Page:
The Delightful Way

Delightful Way Has Moved!!
June 4, 2007, 2:11 pm
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Delightful Way has moved to my new site:


Spiritual Awakening or National Disaster?
June 1, 2007, 8:48 am
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“History fails to record a single precedent in which nations subject to moral decay have not passed into political and economic decline. There has been either a spiritual awakening to overcome the moral lapse, or a progressive deterioration leading to ultimate national disaster.”

–Douglas MacArthur

America has been on this track for 50+ years. At this point, we must be reaching critical mass. Ultimately, each of us individually is responsible to make a collective difference. What will you choose?

Our responsibility, as I see it, is two-fold:

A) Pursue a spiritual awakening aggressively, starting with our own hearts and minds. We need to be in fellowship with God and immersed in His Scriptures. I would also suggest getting acquainted with the writings of great men of the faith from past spiritual awakenings—starting with Jonathan Edwards, who I believe to be very relevant for this generation.

B) Prepare for a national disaster. Should one occur during our lifetimes, it will provide a wonderful opportunity to minister to the needs of others. Obviously, organizations like the Red Cross and the Salvation Army are wonderful tools for this, but you should also consider getting advanced training in survival, emergency medicine, self-defense, disaster counseling, and so forth. I would consider this a priority for every young man.

Being a Boy 101
May 31, 2007, 1:25 pm
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Boys [should be] inured from childhood to trifling risks and slight dangers of every possible description, such as tumbling into ponds and off of trees, etc., in order to strengthen their nervous system…. They ought to practice leaping >off heights into deep water. They ought never to hesitate to cross a stream over a narrow unsafe plank for fear of a ducking. They ought never to decline to climb up a tree, to pull fruit merely because there is a possibility of their falling off and breaking their necks. I firmly believe that boys were intended to encounter all kinds of risks, in order to prepare them to meet and grapple with risks and dangers incident to man’s career with cool, cautious self-possession…. —R.M. Ballantyne, The Gorilla Hunters

From: Doug’s Blog: The Return of Ballantyne the Brave

A bit of gratefulness…
May 30, 2007, 5:51 pm
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As I’ve walked back and forth to my office from my new room, I’ve been extremely grateful for the blessings God has bestowed upon me.

He has allowed me to pursue my passion in ministry as part of an exciting program with an inestimable impact.

He has provided me with excellent food and a great room 5 minutes from my desk.

He has equipped me with tools, experience and skills uniquely adapted for the work I do.

He has blessed me far beyond the simple “expected” necessities of life…where do I even begin? A nice office with a great view, a fast computer, 2 large, gorgeous desks, a vehicle, a cell phone; so much…

I love God because of who He is; because He loved me and regenerated me. That God would see fit to bestow such blessings on me blows my mind; it makes me aware of my responsibilities in return.

The Glory of Christ
March 28, 2007, 11:34 am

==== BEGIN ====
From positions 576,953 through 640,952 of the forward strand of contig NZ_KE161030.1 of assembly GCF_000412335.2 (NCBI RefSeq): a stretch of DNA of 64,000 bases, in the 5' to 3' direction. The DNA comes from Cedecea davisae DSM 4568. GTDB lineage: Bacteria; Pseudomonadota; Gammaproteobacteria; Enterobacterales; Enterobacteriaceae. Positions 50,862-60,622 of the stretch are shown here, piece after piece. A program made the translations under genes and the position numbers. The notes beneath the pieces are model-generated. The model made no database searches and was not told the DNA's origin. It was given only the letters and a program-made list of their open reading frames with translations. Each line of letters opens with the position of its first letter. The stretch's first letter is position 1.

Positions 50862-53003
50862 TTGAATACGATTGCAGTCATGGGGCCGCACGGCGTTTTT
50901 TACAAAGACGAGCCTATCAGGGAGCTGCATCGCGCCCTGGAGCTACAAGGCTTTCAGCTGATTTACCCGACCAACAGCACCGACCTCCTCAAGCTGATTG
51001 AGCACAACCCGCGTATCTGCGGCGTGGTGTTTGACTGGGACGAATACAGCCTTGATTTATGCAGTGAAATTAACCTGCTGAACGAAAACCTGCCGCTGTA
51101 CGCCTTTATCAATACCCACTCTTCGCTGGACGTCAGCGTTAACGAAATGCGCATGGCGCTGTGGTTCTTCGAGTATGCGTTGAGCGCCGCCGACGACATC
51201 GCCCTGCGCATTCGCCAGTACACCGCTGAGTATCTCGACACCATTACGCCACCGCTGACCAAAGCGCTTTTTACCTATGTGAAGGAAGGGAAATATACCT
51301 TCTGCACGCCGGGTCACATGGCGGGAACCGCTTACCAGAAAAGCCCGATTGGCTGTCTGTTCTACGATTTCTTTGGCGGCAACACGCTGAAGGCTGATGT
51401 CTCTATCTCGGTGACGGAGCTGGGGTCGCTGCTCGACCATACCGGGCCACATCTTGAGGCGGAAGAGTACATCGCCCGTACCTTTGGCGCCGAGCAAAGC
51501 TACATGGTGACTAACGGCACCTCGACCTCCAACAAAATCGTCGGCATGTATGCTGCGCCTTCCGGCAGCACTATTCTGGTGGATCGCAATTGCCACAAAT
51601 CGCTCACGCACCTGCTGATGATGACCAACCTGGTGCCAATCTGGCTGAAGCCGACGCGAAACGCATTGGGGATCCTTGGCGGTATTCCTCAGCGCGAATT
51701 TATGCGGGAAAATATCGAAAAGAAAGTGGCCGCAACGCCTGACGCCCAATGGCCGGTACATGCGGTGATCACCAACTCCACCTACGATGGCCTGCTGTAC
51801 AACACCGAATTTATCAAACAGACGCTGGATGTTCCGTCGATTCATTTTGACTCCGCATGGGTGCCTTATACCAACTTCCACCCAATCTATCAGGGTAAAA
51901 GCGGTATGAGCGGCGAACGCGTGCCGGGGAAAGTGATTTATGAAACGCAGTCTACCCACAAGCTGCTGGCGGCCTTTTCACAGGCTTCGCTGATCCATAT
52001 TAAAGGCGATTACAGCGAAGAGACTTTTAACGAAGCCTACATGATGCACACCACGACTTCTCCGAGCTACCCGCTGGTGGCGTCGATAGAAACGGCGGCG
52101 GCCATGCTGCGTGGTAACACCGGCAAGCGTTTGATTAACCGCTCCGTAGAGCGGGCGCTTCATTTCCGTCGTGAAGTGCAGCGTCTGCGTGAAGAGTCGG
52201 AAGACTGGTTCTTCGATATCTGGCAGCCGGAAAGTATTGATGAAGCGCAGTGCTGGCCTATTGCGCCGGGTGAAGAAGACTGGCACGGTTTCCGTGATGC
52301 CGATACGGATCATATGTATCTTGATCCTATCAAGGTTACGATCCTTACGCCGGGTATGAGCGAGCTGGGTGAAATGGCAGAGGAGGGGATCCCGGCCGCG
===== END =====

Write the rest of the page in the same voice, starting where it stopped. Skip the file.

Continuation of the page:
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At church, our Sunday School class has been going through John Owen’s The Glory of Christ. Last week we discussed how Christ is the fullest revelation of the Father’s glory. I was thinking about this concept and decided to meditate on the Cross of Christ. At first I was thinking exclusively of the benefits I accrue through Christ’s sacrifice. But then the light dawned: What of Christ’s side of the equation? What did Christ do? This is where I found great blessing and a deeper appreciation of the Glory of God.


Christ was the High King of Heaven. In Colossians 1:15-20, Paul describes him as:

 He is the image of the invisible God, the firstborn of all creation. For by him all things were created, in heaven and on earth, visible and invisible, whether thrones or dominions or rulers or authorities–all things were created through him and for him. And he is before all things, and in him all things hold together. And he is the head of the body, the church. He is the beginning, the firstborn from the dead, that in everything he might be preeminent. For in him all the fullness of God was pleased to dwell, and through him to reconcile to himself all things, whether on earth or in heaven, making peace by the blood of his cross.


…who, though he was in the form of God, did not count equality with God a thing to be grasped, but made himself nothing, taking the form of a servant, being born in the likeness of men. And being found in human form, he humbled himself by becoming obedient to the point of death, even death on a cross. [1]


Surely he has borne our griefs and carried our sorrows; yet we esteemed him stricken, smitten by God, and afflicted.   But he was wounded for our transgressions; he was crushed for our iniquities; upon him was the chastisement that brought us peace, and with his stripes we are healed.   All we like sheep have gone astray; we have turned every one to his own way; and the LORD has laid on him    the iniquity of us all. He was oppressed, and he was afflicted, yet he opened not his mouth; like a lamb that is led to the slaughter, and like a sheep that before its shearers is silent, so he opened not his mouth. By oppression and judgment he was taken away; and as for his generation, who considered that he was cut off out of the land of the living, stricken for the transgression of my people? And they made his grave with the wicked and with a rich man in his death, although he had done no violence, and there was no deceit in his mouth.    Yet it was the will of the LORD to crush him; he has put him to grief; when his soul makes n offering for sin, e shall see his offspring; he shall prolong his days; the will of the LORD shall prosper in his hand. ut of the anguish of his soul he shall see nd be satisfied; by his knowledge shall the righteous one, my servant, ake many to be accounted righteous, nd he shall bear their iniquities.Terefore I will divide him a portion with the many, and he shall divide the spoil with the strong, because he poured out his soul to death and was numbered with the transgressors; yet he bore the sin of many, and makes intercession for the transgressors. [2]